The Seine is arguably one of the most famous rivers in the world, and it is closely linked to the history of Paris.

The history of the Seine

The Seine has played a central role in the history of Paris since the founding of the city. The first inhabitants of Paris built their homes on the islands of the Seine, which have since been incorporated into the city. Over the centuries, the Seine has become an important transport axis, allowing goods of all kinds to be transported to Paris. But the Seine also hides darker mysteries. Many strange objects have been found in the river over the years, ranging from abandoned cars to guns and even human bodies. Investigators often used the Seine to conceal evidence of crimes, which gave the river a sinister reputation.

A source of concern and fascination

The Seine

From the banks of the Seine, the history of Paris is drawn. We see in particular the Pont de la Concorde, built with the old stones of the prison of the Bastille, or the Ile de la Cité, which hides among the oldest traces of human presence in Paris. The river traces its route through Notre-Dame, whose construction began in 1163, or the Eiffel Tower, a remnant of the Universal Exhibition of 1889. During the Neolithic period, the Seine was not as channeled as it is today. However, the river followed much the same main course as it does today, considering that it passed further north of Bercy. Some of its secondary beds have disappeared, as is the case for the arm now covered by Boulevard Saint-Germain. It was active during the Gallo-Roman period. During the flood of 1910, the deputies reached the Palais Bourbon by boat. The river and its dangers remain a source of concern and fascination every winter. Parisians surely know the anecdote of the Zouave from the Alma bridge, who, in 1910, had his shoulders under water.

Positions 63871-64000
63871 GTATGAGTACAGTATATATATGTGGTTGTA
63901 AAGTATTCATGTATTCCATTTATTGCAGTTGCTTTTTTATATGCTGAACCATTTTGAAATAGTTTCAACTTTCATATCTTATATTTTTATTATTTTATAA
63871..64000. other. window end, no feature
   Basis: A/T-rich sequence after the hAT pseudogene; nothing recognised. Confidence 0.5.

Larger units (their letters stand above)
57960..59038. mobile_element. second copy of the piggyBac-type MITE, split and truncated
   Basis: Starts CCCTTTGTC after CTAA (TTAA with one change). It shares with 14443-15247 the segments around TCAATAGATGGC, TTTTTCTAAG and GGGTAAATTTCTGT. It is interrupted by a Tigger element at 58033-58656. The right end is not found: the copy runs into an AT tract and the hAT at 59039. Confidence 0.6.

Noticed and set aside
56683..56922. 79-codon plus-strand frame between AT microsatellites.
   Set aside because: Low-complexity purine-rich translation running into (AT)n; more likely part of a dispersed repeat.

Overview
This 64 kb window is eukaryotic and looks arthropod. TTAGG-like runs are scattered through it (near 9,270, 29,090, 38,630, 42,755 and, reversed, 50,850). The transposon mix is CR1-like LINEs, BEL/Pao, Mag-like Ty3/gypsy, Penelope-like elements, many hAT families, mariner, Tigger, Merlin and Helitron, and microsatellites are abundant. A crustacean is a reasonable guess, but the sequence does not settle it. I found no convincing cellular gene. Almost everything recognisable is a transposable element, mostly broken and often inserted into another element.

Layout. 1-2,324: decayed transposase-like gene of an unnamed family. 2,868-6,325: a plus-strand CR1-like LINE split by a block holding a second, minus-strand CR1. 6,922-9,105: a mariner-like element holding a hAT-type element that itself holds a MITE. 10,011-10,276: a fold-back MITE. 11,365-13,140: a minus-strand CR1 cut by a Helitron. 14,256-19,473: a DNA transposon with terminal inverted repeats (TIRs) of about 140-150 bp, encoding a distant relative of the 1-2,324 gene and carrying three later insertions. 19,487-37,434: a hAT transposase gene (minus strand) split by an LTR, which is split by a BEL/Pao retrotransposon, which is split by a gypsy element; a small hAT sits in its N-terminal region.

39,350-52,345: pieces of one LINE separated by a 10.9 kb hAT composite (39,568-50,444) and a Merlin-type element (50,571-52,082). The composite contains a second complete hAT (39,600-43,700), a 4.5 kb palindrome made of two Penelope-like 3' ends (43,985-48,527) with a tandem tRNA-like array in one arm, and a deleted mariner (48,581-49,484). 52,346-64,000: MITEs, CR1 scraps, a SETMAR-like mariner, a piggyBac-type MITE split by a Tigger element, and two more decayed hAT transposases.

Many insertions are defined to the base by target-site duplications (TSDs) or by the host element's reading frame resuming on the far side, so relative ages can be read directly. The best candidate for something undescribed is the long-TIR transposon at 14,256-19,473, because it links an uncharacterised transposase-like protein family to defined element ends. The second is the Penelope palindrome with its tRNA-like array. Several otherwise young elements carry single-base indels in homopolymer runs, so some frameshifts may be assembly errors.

A gallo Roman temple

In the past, the Seine has come out of its bed many times. Difficulties in finding reliable sources complicate research on the frequency of floods, but writings by Julien L’Apostat, a Roman emperor, date the first flood to the year 358. Two centuries later, Grégoire-de-Tours wrote him also about the flood of February 582. It is the commune of Source-Seine, which, as its name suggests, hosts the sources of the river. Located on the Langres plateau (447 m above sea level), between Côte-d’Or (21) and Haute-Marne (52), this village of 62 souls has also given birth to other rivers : the Marne, the Aube and the Meuse. In 1864, Baron Haussmann, then prefect of Paris, proposed the purchase of the source, 231 kilometers from the capital. In 1865, the City of Paris had an artificial grotto built there, housing a statue of Sequana, the goddess of the Seine. Many visitors visit the site each year. The site also includes a Gallo-Roman temple, as the sources of the Seine were venerated since Celtic times. It is currently overgrown and not accessible. Archaeological excavations had been carried out on the site. Stopped in 1967, they only made it possible to discover a small part of this sanctuary of the “healing cult”.

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